By: M.A.D. Genre: Sports Players: 1-2 Difficulty: Medium
Featured Version: ZX Spectrum
Also Available For: Commodore 64, Amstrad CPC, MSX
I suppose there's only so many ways you can make a game about darts. That's probably why I've not encountered too many of them so far, but one that I did encounter was 180. Written by Ste Pickford and David Whittaker and released by Mastertronic subsidiary, M.A.D, this was a game purchased by my dad as I recall which, given his interest in darts at the time, is hardly surprising! That didn't stop me from 'borrowing' it indefinitely of course and hogging the family Speccy (which was my Speccy really, naturally). Logically, the game follows the standard rules of darts meaning you have to whittle your starting score of 501 down to zero before your opponent does the same over the course of a best-of-three match.
There are eight humorously-named computer players in all who you'll face in a random order with the exception of the final opponent, Jammy Jim. Apart from him, none of them have set skill levels and the difficulty will gradually increase regardless of who you're facing. It's also possible to play against a human opponent or 'tune up' which is basically a 'round the clock' training mode to get you used to the controls. It's a good idea too as the disembodied hand you use to throw your darts is constantly moving and can only be moved in the four diagonal directions. The computer AI is pretty fair here too, I'm pleased to say. Your first opponent will frequently make mistakes and subsequent opponents will too, though gradually less so until Jammy Jim who doesn't put a finger wrong of course!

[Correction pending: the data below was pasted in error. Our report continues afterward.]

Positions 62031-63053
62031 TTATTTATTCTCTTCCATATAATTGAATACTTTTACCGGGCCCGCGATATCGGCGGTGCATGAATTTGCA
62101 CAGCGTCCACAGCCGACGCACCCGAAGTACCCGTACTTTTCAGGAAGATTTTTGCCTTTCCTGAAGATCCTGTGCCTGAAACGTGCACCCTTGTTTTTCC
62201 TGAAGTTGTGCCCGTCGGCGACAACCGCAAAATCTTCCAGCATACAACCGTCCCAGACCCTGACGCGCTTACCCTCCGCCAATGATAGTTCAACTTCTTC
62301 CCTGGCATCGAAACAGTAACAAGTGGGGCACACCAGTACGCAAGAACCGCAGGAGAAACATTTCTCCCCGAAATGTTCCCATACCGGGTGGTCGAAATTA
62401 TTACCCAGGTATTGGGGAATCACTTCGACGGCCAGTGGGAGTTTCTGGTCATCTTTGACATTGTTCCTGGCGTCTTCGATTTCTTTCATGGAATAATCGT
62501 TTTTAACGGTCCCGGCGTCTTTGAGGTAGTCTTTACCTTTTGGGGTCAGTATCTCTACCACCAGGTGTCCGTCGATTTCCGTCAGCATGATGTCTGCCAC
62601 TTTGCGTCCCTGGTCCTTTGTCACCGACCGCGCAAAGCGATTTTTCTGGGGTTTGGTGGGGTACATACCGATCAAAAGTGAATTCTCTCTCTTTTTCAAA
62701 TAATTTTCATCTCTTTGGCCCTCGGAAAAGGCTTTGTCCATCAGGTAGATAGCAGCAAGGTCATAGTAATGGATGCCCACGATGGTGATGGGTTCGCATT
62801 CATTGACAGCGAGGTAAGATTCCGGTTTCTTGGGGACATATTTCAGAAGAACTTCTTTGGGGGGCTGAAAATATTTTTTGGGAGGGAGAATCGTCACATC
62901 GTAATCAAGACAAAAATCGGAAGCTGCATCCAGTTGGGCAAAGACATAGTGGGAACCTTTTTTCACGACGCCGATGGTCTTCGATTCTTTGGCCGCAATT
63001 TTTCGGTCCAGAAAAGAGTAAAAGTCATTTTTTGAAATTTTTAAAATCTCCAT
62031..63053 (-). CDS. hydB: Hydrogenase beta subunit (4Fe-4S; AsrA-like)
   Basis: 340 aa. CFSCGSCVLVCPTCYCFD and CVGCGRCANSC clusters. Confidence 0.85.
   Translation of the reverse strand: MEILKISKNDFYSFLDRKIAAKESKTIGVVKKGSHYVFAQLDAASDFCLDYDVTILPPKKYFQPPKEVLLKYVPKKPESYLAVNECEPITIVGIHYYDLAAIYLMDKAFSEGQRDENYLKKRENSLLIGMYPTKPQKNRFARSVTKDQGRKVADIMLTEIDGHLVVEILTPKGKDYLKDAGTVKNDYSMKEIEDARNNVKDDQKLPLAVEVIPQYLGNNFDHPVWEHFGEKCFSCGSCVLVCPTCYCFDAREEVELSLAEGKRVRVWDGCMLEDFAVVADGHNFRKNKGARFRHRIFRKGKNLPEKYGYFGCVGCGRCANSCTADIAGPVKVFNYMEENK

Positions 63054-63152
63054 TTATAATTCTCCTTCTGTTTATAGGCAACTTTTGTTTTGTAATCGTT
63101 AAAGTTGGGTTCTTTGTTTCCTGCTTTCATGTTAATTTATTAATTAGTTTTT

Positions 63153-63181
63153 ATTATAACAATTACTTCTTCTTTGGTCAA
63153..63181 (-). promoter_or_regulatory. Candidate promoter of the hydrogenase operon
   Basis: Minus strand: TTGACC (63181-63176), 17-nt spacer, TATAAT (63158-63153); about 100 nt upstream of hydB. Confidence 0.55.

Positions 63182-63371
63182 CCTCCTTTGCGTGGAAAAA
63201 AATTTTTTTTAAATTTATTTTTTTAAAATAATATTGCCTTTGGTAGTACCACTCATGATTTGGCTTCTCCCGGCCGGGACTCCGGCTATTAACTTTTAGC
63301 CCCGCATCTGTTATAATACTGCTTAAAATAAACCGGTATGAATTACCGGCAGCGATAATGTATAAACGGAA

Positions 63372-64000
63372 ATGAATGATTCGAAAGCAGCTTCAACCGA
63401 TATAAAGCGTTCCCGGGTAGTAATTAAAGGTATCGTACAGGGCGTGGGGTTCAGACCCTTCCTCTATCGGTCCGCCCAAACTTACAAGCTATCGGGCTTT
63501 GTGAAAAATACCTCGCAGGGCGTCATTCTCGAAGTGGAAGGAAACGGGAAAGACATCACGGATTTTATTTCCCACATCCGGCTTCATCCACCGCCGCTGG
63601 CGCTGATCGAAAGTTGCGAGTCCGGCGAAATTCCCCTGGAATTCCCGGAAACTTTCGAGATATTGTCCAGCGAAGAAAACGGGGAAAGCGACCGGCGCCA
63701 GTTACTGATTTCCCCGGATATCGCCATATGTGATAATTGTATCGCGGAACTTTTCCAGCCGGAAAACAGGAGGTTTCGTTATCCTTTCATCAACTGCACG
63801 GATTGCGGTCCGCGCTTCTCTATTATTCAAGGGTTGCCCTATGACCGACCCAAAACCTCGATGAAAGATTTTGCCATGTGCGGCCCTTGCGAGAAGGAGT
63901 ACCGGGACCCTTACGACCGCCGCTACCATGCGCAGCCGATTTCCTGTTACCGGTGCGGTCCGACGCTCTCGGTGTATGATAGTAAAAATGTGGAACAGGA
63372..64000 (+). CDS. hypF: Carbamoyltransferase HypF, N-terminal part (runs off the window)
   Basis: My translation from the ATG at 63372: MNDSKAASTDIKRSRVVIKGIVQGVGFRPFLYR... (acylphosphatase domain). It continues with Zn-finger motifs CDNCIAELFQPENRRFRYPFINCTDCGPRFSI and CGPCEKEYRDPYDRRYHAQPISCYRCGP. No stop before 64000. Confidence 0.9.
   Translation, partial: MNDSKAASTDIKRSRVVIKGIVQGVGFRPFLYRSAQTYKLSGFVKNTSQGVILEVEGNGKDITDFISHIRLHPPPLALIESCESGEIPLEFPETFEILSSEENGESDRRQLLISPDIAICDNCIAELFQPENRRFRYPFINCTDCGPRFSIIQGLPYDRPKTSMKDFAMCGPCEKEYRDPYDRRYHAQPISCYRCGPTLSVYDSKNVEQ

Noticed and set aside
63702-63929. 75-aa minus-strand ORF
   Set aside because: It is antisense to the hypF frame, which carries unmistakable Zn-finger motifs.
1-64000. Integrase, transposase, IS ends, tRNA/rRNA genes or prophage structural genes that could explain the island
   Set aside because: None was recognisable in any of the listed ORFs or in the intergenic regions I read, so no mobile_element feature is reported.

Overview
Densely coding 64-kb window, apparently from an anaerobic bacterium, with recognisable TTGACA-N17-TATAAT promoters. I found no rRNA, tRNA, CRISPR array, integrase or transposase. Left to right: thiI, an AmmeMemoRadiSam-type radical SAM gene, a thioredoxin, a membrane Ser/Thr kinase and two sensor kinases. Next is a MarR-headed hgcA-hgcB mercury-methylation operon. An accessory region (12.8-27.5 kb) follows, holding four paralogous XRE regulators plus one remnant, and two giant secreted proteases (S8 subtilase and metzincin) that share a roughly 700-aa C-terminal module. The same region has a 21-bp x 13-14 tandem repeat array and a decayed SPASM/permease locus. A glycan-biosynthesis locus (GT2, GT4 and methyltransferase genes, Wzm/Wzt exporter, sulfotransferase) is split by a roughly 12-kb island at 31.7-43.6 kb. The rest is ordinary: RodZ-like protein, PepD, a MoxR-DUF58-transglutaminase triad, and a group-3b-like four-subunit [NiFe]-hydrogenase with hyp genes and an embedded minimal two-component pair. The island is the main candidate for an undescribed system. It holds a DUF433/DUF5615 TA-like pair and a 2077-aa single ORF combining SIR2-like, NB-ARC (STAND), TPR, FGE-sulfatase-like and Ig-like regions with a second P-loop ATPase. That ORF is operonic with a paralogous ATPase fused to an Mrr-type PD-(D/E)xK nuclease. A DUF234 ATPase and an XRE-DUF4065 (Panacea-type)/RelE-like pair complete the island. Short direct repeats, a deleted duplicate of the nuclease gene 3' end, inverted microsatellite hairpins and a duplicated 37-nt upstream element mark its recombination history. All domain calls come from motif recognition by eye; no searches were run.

If you thought about a game based on the beery world of darts before playing one, you might think it's a rather dull concept that couldn't possibly make for a fun game. In many cases you may be right, but with 180 you'd be wrong. True, the graphics are average at best and the sound pretty much non-existent but you wouldn't really expect wonders from a budget game. Besides, it doesn't really matter with a game like this. You might think you'd only play 180 against friends but you'll be surprised at how enjoyable the single-player game is too. The controls are reliable once you get used to them and you'll soon find yourself addicted! This is definitely a budget game, it's too limited to be a full-price release. Having said that, it's definitely a lot more fun to play than some full-price games, but regardless, it was and should've been a budget game but it's a damn good one.
RKS Score: 8/10